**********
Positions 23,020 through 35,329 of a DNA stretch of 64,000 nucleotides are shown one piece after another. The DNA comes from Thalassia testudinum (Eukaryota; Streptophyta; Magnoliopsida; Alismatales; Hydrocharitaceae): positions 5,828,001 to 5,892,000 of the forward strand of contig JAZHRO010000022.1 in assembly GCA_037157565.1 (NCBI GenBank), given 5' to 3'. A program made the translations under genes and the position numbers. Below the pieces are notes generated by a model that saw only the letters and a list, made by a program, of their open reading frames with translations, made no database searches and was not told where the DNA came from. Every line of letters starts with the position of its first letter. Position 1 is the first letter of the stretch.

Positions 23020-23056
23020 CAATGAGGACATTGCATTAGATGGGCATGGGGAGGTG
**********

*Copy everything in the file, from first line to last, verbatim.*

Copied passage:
Positions 23,020 through 35,329 of a DNA stretch of 64,000 nucleotides are shown one piece after another. The DNA comes from Thalassia testudinum (Eukaryota; Streptophyta; Magnoliopsida; Alismatales; Hydrocharitaceae): positions 5,828,001 to 5,892,000 of the forward strand of contig JAZHRO010000022.1 in assembly GCA_037157565.1 (NCBI GenBank), given 5' to 3'. A program made the translations under genes and the position numbers. Below the pieces are notes generated by a model that saw only the letters and a list, made by a program, of their open reading frames with translations, made no database searches and was not told where the DNA came from. Every line of letters starts with the position of its first letter. Position 1 is the first letter of the stretch.

Positions 23020-23056
23020 CAATGAGGACATTGCATTAGATGGGCATGGGGAGGTG